Secondly, even though people are frequently reluctant to seek out help, you can provide a tool for them to use. Place a buzzer right in the middle of the fish food section with a sign underneath that reads, “Help Me, My Fish Need the Right Food.” If a customer pushes the buzzer, they should be guaranteed help within two minutes. This is a simple, painless method for someone to request help. You will be surprised to discover how many people will take advantage of this service. It’s customer satisfaction to the max. And while you are at it, you can convince the customer to try more than one selection. It’s extra sales with a minimum of effort.

Over the years, while the variety of items finding their way into packaged diets has grown, the value of many of these items as nutritional components is, at best, questionable. In other words, there is a lot of filler in many fish foods, and this material is of extremely limited value to the fish. Still, a food of low nutritional value but heavily spiked with flavor attractants will be gobbled up posthaste. Fish cannot tell which foods are the best for them. You are a better judge of that.

Customers should always read the contents on a package of fish food, but even when they do, it doesn’t mean they understand what they are reading. You and your employees should be the interpreters of this jargon. Let’s look at a couple of examples. Staple or basic diets typically imply that everything a fish needs nutritionally is in the food. While this matter is up for debate, let’s move over to the specialty diets. If you are trying to feed vegetarian fish, such as a headstanders or Leporinus, you will want a food that appeals to these species. The ingredients should be primarily derived from plants, not animals. Many foods aimed at plant-eating fish have animal protein as their first, or primary, ingredient.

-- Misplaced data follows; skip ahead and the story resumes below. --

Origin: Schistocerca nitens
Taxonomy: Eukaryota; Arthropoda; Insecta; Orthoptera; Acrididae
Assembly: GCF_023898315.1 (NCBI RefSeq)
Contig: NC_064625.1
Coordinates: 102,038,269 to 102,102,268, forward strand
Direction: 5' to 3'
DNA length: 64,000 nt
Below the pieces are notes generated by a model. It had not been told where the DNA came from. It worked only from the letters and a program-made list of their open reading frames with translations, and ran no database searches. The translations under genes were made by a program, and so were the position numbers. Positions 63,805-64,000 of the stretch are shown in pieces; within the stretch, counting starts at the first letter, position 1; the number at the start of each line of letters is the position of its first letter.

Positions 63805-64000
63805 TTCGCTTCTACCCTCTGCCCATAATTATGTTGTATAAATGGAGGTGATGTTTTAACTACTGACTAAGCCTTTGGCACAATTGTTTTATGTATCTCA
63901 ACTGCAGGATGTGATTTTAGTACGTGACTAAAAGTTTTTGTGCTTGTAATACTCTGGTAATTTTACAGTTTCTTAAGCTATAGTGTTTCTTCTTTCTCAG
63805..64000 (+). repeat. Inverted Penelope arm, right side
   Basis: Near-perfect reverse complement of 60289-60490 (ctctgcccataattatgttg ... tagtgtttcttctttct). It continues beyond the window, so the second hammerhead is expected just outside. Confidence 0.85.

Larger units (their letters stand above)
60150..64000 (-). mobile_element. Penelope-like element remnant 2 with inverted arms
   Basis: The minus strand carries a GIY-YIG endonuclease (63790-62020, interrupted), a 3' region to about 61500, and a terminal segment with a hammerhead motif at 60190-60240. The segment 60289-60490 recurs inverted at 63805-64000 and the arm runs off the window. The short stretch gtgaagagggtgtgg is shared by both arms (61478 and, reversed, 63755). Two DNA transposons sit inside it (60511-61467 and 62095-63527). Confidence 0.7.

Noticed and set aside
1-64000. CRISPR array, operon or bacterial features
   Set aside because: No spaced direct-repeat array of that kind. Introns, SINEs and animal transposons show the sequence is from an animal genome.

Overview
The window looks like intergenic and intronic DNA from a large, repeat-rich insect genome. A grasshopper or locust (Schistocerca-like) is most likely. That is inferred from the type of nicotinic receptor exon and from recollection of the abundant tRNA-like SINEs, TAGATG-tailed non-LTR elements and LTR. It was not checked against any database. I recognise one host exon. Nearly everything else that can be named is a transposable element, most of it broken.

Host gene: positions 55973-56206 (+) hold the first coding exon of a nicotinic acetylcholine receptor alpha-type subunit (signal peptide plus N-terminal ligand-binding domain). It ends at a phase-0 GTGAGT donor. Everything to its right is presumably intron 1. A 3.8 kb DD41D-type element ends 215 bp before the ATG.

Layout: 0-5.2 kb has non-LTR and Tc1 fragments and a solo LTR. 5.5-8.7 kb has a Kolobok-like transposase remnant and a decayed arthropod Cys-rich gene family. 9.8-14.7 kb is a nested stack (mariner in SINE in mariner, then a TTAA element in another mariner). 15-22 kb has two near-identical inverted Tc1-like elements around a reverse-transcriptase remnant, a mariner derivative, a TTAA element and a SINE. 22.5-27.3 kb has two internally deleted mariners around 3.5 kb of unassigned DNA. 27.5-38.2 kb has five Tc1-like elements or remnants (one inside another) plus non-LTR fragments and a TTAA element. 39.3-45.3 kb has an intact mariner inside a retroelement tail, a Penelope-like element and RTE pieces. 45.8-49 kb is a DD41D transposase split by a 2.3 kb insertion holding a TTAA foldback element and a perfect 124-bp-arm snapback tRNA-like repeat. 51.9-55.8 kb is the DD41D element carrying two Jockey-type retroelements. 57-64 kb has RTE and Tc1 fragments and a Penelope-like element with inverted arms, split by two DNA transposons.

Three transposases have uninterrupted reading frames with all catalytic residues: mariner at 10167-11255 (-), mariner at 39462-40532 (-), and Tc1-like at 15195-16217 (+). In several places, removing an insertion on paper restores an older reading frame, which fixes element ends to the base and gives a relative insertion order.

High-quality plant-based foods that would be good for fish are frequently expensive to cultivate, grow or collect. Low-grade, animal-based proteins are available from animal-processing facilities at cheap prices. It’s common practice to find these substandard or incomplete herbivorous fish food products. What you should look for are foods with items like algae as the primary ingredients. Further down the list, it’s perfectly acceptable to have an animal protein, since it will serve as a good appetite stimulator by helping the food smell good to the fish. It’s all about evoking the olfactory response first and satisfying the dietary requirements second.